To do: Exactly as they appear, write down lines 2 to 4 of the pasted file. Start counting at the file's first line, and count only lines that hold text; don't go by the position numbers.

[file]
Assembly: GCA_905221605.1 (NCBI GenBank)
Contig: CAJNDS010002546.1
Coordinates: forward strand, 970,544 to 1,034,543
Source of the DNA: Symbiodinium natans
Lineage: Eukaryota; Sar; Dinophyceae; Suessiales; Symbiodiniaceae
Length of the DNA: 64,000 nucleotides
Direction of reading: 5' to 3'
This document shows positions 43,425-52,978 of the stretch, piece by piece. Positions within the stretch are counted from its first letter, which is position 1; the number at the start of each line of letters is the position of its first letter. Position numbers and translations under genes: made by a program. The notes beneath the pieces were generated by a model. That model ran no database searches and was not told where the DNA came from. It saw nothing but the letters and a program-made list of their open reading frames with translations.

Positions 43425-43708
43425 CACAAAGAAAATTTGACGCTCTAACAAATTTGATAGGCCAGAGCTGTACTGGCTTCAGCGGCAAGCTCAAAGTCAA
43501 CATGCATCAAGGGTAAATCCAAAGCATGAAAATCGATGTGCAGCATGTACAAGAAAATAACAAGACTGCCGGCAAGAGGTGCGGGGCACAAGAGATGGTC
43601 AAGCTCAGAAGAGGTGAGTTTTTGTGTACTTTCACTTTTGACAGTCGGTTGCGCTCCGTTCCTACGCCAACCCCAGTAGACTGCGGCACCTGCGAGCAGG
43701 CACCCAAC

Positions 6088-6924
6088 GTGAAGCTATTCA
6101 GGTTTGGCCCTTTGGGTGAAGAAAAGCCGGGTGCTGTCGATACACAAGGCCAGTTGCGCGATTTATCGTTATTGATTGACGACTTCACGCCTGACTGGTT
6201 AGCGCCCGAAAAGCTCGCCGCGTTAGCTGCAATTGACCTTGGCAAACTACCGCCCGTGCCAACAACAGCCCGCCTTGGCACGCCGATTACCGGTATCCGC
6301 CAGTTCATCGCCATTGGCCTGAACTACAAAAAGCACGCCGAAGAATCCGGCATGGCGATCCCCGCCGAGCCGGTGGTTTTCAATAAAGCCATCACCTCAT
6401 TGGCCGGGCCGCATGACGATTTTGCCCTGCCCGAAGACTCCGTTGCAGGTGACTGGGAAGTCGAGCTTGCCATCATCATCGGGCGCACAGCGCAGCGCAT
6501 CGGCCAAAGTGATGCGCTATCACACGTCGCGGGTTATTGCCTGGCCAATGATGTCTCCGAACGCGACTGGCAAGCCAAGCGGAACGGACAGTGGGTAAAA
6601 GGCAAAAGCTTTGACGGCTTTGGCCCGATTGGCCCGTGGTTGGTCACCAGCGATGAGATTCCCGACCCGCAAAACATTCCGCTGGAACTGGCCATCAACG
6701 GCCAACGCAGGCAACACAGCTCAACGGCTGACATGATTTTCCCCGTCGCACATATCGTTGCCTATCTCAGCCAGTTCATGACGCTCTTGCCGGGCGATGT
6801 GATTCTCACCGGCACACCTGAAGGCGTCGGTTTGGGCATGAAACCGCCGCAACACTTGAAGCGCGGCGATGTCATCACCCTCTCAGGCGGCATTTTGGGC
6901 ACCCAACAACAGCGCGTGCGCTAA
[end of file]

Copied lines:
Contig: CAJNDS010002546.1
Coordinates: forward strand, 970,544 to 1,034,543
Source of the DNA: Symbiodinium natans